With the market still down 37% over the past year, there should be plenty of cheap stocks out there today. Right?

As with any market, the short answer is, "It depends." More specifically, it depends on what type of growth you're expecting from the companies you research.

Do you see a butterfly? Or a moth?
Growth estimates for corporate earnings vary widely among Wall Street analysts, and thus produce very different valuations for stocks. Consider the case of Apple (NASDAQ:AAPL), where 14 separate analyst estimates for long-term earnings growth range from 12% all the way up to 25%. Price targets reflect these discrepancies, and range from $86 to $200 a share (the stock currently trades around $127), predicting anything from a possible loss of 32% to a gain of 57%.

There's obvious disagreement among the analyst community as to how fast Apple can grow in the coming years, so whose estimates should you trust?

The best policy is not to fully trust any of them. Instead, use their consensus as a starting point for your own estimates. See, Wall Street estimates have proved extremely optimistic on average. And as a study by Patrick Cusatis and J. Randall Woolridge of Pennsylvania State University showed, their five-year growth estimates are off by nearly 40% on average.

In other words, relying on Wall Street estimates to value companies is a quick way to destroy your portfolio. And these days, that's something you simply can't afford to let happen again.

So don't let it
Based on the findings of the Cusatis and Woolridge study, a simple rule of thumb when making conservative growth estimates is to take the median analyst estimate and cut it in half. If the stock's still a value at that point, it's worth further research.

Looking at a number of the market's more popular large caps along with current Wall Street estimates and the assistance of the Motley Fool Inside Value discounted cash flow calculator, we can begin to see where true market values may lie. In each valuation, I discounted free cash flow estimates by 10%, and assigned 3% terminal growth.


Current Price

Median Analyst 5-Year EPS Estimate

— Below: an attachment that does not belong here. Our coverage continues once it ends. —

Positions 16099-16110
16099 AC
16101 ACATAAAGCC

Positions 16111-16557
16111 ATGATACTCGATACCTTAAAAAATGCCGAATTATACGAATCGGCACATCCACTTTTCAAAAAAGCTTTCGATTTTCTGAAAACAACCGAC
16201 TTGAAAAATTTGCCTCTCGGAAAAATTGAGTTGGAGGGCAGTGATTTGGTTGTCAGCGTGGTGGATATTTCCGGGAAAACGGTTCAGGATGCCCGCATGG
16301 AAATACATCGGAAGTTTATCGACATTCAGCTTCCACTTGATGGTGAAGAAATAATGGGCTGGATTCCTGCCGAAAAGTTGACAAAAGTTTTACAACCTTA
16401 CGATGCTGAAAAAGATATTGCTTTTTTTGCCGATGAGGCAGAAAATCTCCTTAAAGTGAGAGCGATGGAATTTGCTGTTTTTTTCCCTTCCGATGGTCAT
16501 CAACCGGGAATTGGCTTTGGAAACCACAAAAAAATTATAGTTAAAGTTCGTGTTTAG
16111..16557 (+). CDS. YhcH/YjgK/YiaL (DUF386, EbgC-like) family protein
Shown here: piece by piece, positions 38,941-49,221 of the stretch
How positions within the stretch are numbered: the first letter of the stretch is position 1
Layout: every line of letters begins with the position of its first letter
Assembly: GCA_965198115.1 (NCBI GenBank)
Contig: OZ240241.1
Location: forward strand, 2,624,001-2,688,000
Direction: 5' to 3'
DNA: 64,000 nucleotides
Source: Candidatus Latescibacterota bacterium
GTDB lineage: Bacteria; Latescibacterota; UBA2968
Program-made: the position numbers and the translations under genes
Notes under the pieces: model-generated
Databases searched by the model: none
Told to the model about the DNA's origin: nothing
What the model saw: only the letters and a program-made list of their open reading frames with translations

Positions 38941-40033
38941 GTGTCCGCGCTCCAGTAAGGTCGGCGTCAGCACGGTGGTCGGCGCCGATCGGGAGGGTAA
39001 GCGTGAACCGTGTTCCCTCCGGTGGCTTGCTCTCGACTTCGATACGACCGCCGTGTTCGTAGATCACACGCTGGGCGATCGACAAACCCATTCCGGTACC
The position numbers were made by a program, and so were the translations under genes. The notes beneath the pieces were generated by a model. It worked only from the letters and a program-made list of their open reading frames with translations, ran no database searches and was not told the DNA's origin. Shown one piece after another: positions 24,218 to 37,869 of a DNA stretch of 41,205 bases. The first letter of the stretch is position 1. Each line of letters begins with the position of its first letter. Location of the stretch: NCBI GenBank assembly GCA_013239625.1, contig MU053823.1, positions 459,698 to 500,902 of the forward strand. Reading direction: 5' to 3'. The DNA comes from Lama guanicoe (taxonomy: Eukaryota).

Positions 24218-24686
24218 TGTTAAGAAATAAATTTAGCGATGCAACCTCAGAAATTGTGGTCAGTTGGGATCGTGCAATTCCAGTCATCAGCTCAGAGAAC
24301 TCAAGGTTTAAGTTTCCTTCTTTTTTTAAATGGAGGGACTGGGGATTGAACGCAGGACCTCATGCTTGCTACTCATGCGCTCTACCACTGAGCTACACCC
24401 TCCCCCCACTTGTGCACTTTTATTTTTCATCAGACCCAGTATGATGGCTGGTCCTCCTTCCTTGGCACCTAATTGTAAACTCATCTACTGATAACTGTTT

DCF Result

One-Half Analyst EPS Estimate

DCF Result

Chevron (NYSE:CVX)






Coca-Cola (NYSE:KO)






Wal-Mart (NYSE:WMT)


















McDonalds (NYSE:MCD)






Source: Capital IQ, as of May 7, 2009.

Please note that none of these should be taken as stock recommendations or official valuations. Still, they reveal some intriguing research opportunities. Based on these rough valuations, the two tech giants -- Cisco and Oracle --appear quite undervalued, even if they perform only half as well as the Street predicts. They could provide a wide margin of safety at current prices. Chevron is also worthy of further research, especially if you think oil prices could go higher. Coca-Cola, Wal-Mart, and McDonalds, on the other hand, could do well if they meet the Street's expectations, but they look more fairly valued today if you expect a sustained consumer slowdown.

Selectivity is key
There are still some tremendous values out there, but relying on Wall Street earnings estimates to determine those values is the worst way to invest in today's market. If you want to begin to rebuild your portfolio from the recent market mess, now's the time to be more conservative with your outlook. Cautious estimates will not only help you find today's true market values, but also help protect you from being too wrong if something unexpected happens at the company or with the economy.

If you'd like some help finding more stocks trading at deep discounts to their fair value, you should consider a free 30-day trial to our Inside Value service. The Inside Value team scours the market for the best deals each month, and shows you how to better analyze the stocks in your portfolio.

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Fool analyst Todd Wenning believes that slow and steady wins the race, but fast and flashy wins sponsors. He does not own shares of any company mentioned. Coca-Cola and Wal-Mart Stores are Motley Fool Inside Value selections. Apple is a Motley Fool Stock Advisor recommendation. The Fool's disclosure policy is always a deal.